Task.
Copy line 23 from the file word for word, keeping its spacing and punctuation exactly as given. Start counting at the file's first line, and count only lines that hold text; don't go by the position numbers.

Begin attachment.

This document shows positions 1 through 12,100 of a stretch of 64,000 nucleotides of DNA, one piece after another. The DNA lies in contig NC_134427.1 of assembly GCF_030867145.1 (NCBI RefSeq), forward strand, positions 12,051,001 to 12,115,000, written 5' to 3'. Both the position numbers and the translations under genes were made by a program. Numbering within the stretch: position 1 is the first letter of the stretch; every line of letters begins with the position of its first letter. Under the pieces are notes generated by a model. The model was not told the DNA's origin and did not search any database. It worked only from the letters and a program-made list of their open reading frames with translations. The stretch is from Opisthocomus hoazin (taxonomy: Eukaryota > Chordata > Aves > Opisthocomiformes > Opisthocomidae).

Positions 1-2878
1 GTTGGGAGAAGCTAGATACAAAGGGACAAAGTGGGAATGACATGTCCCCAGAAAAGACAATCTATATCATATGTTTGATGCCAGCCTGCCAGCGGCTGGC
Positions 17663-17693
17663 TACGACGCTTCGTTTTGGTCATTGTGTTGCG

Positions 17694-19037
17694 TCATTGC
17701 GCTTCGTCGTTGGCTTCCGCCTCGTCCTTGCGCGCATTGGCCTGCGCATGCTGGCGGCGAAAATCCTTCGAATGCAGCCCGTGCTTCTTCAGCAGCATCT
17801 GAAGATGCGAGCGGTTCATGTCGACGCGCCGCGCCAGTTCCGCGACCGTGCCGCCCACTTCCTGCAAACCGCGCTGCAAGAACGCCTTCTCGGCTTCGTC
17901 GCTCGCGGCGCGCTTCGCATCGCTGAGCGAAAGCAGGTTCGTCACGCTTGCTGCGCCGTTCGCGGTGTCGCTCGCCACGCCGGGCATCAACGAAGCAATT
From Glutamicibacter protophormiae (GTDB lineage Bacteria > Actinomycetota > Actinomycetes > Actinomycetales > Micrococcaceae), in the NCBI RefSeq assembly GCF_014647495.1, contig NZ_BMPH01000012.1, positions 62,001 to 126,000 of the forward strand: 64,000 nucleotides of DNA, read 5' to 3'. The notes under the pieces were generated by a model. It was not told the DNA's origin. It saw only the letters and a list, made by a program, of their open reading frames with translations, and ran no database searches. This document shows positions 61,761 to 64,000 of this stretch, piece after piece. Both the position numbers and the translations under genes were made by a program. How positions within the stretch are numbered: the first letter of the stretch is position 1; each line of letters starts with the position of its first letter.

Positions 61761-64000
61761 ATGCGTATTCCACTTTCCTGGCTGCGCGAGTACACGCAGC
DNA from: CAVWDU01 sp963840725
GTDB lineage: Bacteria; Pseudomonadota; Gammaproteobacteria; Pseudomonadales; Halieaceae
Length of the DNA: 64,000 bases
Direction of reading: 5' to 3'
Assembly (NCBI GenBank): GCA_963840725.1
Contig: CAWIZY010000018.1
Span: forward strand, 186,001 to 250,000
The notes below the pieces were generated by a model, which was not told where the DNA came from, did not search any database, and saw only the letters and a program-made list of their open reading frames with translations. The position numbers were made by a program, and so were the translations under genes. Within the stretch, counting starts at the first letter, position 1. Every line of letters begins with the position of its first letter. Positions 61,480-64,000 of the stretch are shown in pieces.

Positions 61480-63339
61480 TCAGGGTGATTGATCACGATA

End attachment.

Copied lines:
61480 TCAGGGTGATTGATCACGATA